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My late FiL and I were always very amused when his elderly FiL would demand several "say agains" for most communications but always heard "would you like a beer, grandad?" the first time!
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Okay, I just found what I was thinking of earlier today.

The device is called a Voice Amplifier and is sold on Amazon.

They are portable and teachers and public speakers use them to amplify their voice while speaking in a crowd.

They aren’t expensive. I wish I would have had one to speak at my mother.

It could have saved me from yelling to be heard. It truly is exhausting to have to scream to be heard.

It’s worth a shot. If you order one please tell us how you like it because lots of people are dealing with hard of hearing relatives and may want to order one too.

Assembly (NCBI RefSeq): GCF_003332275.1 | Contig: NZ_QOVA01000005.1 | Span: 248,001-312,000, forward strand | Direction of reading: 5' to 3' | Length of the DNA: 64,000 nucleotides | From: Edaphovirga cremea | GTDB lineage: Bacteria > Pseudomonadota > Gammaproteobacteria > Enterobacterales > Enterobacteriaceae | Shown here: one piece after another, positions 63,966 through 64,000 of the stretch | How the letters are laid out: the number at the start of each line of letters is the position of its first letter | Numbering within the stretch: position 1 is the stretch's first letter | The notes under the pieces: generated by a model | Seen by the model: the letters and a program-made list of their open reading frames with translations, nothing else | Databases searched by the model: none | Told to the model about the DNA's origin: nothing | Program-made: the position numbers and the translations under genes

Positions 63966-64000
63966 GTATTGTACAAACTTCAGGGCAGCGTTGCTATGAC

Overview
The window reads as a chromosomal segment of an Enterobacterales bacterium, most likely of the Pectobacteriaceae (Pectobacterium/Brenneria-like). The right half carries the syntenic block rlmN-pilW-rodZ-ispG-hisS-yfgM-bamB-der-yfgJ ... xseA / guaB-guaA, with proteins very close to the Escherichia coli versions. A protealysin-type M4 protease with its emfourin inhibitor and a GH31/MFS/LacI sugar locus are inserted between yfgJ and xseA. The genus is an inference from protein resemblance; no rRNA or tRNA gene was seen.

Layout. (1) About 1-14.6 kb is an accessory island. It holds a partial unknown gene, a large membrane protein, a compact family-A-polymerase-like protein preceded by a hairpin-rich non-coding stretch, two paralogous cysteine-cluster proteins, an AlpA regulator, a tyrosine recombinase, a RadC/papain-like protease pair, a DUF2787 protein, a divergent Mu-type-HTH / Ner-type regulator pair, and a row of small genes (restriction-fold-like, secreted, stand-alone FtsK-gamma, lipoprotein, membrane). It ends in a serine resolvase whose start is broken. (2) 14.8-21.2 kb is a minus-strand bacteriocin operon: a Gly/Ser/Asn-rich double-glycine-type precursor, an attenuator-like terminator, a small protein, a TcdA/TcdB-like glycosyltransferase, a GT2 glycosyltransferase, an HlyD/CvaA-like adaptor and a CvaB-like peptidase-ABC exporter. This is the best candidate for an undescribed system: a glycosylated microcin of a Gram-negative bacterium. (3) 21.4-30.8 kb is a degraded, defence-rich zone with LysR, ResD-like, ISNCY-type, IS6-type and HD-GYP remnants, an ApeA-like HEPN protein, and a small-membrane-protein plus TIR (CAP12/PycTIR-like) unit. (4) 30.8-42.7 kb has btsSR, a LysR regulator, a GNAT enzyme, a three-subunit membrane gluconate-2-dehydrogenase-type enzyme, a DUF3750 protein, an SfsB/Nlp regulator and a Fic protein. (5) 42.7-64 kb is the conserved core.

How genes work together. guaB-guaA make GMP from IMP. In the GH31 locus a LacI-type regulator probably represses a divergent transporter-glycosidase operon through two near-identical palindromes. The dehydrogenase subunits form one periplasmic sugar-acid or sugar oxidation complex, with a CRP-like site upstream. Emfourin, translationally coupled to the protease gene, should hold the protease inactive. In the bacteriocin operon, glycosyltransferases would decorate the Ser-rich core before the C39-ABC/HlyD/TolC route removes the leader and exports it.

I do think it can be a habit for parents to say, ‘What or huh?’ But many elderly parents do have significant hearing loss that is frustrating for them and their caregivers.

Hope this helps some.
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My late husband was very hard of hearing and may have had a processing problem as well. What seemed to work for him was a personal amplifier as the sound was transmitted as if thru a microphone.
These cost about fifty dollars and are used a lot in nursing homes and hospitals as the expensive hearing aides often get lost.
It can also be used with a phone or tv.
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Photogal425 Jan 3, 2021
Thank you. Appreciate your thoughts.
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Before you begin to speak, make sure you have her attention and she knows you are talking with her.
Position yourself so you are face to face with her. If she is seated, you sit down and face her. Speak slowly and clearly.
Eliminate other sources of noise. TVs; Radios; etc